Petitioner seeks to analogize Kaufman to this case, asserting that “there could be no 'collusion' if there was no communication” between the Reynoldses and the appraisers. We have already rejected that argument: Communication can occur directly or can be accomplished indirectly through agents and intermediaries. “Collusion” simply means [*45] a “secret agreement or cooperation,” especially for an improper purpose. See Collusion, Webster's Collegiate Dictionary (9th ed. 1984). We have found that there was a meeting of the minds between the Reynoldses and the appraisers — i.e., a “secret agreement” — that the Parent Tract would be appraised (before carve-outs) in the neighborhood of $60 million. And this agreement was made for an improper purpose, i.e., to secure grossly inflated tax deductions for the Reynoldses, the promoters, and the investors.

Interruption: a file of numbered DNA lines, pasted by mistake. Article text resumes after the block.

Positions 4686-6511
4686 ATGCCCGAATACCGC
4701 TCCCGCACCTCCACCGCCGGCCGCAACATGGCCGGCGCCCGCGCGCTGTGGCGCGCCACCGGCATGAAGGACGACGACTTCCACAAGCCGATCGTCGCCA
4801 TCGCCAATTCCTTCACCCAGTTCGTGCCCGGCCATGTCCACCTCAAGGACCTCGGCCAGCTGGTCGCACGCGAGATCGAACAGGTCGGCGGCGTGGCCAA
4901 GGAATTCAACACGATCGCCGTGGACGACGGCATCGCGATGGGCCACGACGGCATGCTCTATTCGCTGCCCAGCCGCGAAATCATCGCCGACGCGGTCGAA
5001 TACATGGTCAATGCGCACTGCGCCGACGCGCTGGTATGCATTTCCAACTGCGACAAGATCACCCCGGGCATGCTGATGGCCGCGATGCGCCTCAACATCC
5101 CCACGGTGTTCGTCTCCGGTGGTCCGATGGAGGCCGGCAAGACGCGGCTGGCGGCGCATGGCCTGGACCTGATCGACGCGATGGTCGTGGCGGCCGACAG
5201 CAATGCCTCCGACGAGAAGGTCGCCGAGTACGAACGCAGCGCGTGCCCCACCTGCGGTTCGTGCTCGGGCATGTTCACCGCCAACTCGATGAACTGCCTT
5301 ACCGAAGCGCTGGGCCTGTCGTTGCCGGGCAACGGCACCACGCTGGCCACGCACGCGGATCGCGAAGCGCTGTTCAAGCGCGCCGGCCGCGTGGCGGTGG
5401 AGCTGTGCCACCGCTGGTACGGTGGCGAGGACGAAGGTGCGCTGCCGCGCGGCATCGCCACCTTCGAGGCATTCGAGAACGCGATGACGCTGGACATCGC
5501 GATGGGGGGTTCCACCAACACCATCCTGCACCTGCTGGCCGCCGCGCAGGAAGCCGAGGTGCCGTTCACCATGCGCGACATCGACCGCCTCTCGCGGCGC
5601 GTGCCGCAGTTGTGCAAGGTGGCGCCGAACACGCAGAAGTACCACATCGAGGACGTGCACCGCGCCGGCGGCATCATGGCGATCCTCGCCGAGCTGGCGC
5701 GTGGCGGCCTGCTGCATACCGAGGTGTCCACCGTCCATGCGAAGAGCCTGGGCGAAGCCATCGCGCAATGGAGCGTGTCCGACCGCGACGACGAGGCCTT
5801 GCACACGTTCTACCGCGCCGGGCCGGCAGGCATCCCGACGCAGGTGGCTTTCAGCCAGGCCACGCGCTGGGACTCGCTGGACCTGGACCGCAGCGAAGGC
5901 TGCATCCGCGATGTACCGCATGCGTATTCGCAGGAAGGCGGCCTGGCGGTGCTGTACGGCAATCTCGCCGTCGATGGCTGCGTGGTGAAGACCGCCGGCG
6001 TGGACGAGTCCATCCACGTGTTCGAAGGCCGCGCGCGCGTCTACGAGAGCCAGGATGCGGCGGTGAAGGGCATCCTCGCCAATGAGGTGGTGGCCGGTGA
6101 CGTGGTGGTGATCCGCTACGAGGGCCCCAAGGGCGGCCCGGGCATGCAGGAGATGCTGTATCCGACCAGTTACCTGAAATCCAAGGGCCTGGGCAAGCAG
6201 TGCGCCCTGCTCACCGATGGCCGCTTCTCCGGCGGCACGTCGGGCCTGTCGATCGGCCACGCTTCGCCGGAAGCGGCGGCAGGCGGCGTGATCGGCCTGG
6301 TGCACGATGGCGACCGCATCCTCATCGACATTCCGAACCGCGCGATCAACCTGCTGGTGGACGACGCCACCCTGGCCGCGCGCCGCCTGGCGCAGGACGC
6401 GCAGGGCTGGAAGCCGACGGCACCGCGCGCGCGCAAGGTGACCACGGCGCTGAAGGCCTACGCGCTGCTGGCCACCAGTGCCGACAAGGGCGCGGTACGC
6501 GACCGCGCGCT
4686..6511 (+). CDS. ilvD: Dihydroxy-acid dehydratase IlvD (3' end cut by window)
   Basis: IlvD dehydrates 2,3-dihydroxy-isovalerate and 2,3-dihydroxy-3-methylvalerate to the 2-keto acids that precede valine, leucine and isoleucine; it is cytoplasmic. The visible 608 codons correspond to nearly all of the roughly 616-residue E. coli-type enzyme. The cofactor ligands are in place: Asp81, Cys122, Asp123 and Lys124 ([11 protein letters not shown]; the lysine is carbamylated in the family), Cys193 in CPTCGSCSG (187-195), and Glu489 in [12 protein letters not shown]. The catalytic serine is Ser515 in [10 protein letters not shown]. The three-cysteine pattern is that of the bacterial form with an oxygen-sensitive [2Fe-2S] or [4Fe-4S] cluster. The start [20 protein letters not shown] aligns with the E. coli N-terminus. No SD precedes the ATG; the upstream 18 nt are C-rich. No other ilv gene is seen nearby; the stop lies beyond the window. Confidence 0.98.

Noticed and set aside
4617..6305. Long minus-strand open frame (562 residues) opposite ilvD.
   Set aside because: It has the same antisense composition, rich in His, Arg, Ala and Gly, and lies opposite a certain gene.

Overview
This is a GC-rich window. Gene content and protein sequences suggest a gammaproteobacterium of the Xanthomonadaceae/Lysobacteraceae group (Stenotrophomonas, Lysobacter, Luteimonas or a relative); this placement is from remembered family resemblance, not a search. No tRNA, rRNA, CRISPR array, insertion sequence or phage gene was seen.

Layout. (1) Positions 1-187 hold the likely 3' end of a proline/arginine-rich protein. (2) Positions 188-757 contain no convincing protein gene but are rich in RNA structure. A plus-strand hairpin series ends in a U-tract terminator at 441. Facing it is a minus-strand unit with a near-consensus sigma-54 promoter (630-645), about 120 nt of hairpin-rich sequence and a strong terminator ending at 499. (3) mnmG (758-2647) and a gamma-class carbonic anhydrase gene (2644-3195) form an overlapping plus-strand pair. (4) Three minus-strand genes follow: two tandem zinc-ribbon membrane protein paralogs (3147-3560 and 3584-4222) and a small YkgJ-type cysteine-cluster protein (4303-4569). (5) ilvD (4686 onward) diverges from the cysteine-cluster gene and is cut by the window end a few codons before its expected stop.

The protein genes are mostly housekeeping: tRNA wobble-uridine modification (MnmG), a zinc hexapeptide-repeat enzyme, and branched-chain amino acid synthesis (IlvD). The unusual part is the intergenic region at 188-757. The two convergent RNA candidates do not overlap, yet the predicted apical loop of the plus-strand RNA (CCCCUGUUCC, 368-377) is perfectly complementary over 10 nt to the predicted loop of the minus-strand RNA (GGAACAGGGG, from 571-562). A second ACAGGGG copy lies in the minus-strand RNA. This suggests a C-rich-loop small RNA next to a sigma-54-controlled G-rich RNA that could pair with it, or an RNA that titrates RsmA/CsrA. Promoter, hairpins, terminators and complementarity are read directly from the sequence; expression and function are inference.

In sum, the Reynoldses at year-end 2015 knew the Parent Tract was worth less than $10 million, having recently offered it for sale (unsuccessfully) at prices between $6.7 million and $7.9 million. Yet through their intermediaries they reached a meeting of the minds with Messrs. Wingard and Van Sant that the Parent Tract would be appraised (before carve-outs) in the neighborhood of $60 million. The facts here fit squarely within the example set forth in the regulation, where “the donor and the appraiser make an agreement concerning the amount at which the property will be valued and the donor knows that such amount exceeds the fair market value of the property.” Treas. Reg. §1.170A-13(c)(5)(ii). Because the Reynoldses “had knowledge of facts that would cause a reasonable person to expect the appraiser falsely to overstate the value of the donated property,” ibid., Messrs. Wingard and Van Sant were not “qualified appraisers” with respect to this particular donation. Their final appraisal, which was attached to Oconee's return, was thus not a “qualified appraisal” as required by section 170(f)(11)(E)(i).13